Greece’s Parliament Cannot Override the NO Vote. The Agreement with the Creditors is Illegal

Posted: July 22, 2015 in "It Takes A Little Greece"

By Prof Michel Chossudovsky – July 21, 2015

FIRA, GREECE. On Sunday  July 5, the Greek people voted in a historic referendum to refuse the Troika’s draft agreement. 

The Referendum was an outright  ”ritual of democracy”.  

The Greek people were betrayed. 

On Monday morning, July 6, on the day following the referendum, Prime minister Tsipras put forth a 13 page draft proposal which included most of the demands of the creditors.  

This proposal, which was drafted before the referendum in close consultation with the creditors was essentially intended to lead towards the acceptance of the creditors’ demands, namely to support the YES vote which was defeated in the July 5 Referendum.  

This about-turn had been carefully engineered. 

The Greek people were misled and deceived. 

PM Tsipras was “in bed with the creditors” while leading the No Campaign. 

He had made a deal with the creditors, he was in favor of accepting the demands of the creditors all along. 

The NO mandate of  the Greek people was meant to be ignored. 

And the decision to stall the implementation of the NO Vote was taken BEFORE the referendum. 

The July 6 post referendum document put forth by PM Tsipras on Monday 6 July was accepted in substance by the Troika. 

It was then endorsed by the Greek Parliament. 

The important question for the Greek people.

Does the vote of acceptance by the Greek parliament provide a legally binding green-light to the government to finalize debt negotiations AGAINST the Greek people, overriding the NO Vote in the Referendum. 

What is the role of a referendum under Greece’s constitution?

While the result of a referendum is not always legally binding, it nonetheless provides  an explicit political mandate to the government which has to be followed.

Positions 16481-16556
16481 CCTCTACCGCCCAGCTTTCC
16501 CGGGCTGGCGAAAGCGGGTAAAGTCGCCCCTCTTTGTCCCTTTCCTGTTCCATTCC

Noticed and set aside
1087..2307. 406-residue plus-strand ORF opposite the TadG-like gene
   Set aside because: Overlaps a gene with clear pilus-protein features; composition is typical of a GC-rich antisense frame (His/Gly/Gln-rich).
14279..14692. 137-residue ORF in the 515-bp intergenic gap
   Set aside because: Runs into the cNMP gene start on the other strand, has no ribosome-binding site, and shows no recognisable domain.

A referendum cannot be based on an a priori deception. 

The results cannot be ignored in a democracy. 

The referendum was held while the Tsipras government had already decided to cave in to the creditors.

Neither the Parliament nor the government can rescind the VOTE of the Greek people on the July 5 2015.

Under a democracy, the government has a responsibility to implement the NO vote in the Referendum, which was sponsored by the Syriza government in the first place.

If it is not willing to respond to the demands of the Greek people it must resign.

It is important at this stage that the Greek people question the legality of the parliamentary decision. 

It is worth noting that the Supreme Special Court (Ανώτατο Ειδικό Δικαστήριο) endorsed the holding of the Referendum.

What must now be established is the constitutionality of the parliament’s denial of the Referendum procedure and its de facto endorsement of the YES Vote.  

That decision has to be challenged.  

And this must be done before a final binding agreement with the creditors is reached. 

The complete and detailed final text of the bailout agreement will most likely not be made public.

It should be noted that many features of this agreement, including those outlined in Tsipras’ 13 page document are in violation of  Greece’s constitution. (e.g. articles 22-23 pertaining to labour and social rights).

An ad hoc bailout agreement negotiated by bureaucrats cannot override precise clauses contained in the country’s constitution.  

That is ultimately the objective of the creditors: undermine the premises of Greek democracy.

  1. Nick says:

    While I was indeed left completely dumbfounded at Tsipras’ reaction, and actually felt betrayed, I still wanted to believe his intentions were good and that he was sincere in his No campaign, and that he was either misguided or not courageous enough. However, some evidence surfaced that he had asked a 10 billion USD help from Russia in order to print drachmas, which was refused by Moscow the very day that the referendum took place. If the story turns out to be true, then the government indeed had a plan B, and I consider there still is a glimmer of hope that Tsipras is able to play this one extremely smart, for example by making a deal with the Church to borrow a big part of its gold as a way to back a new currency. Although it’s terrible, I still want to hope… I might be a bit naive though.

    Liked by 1 person

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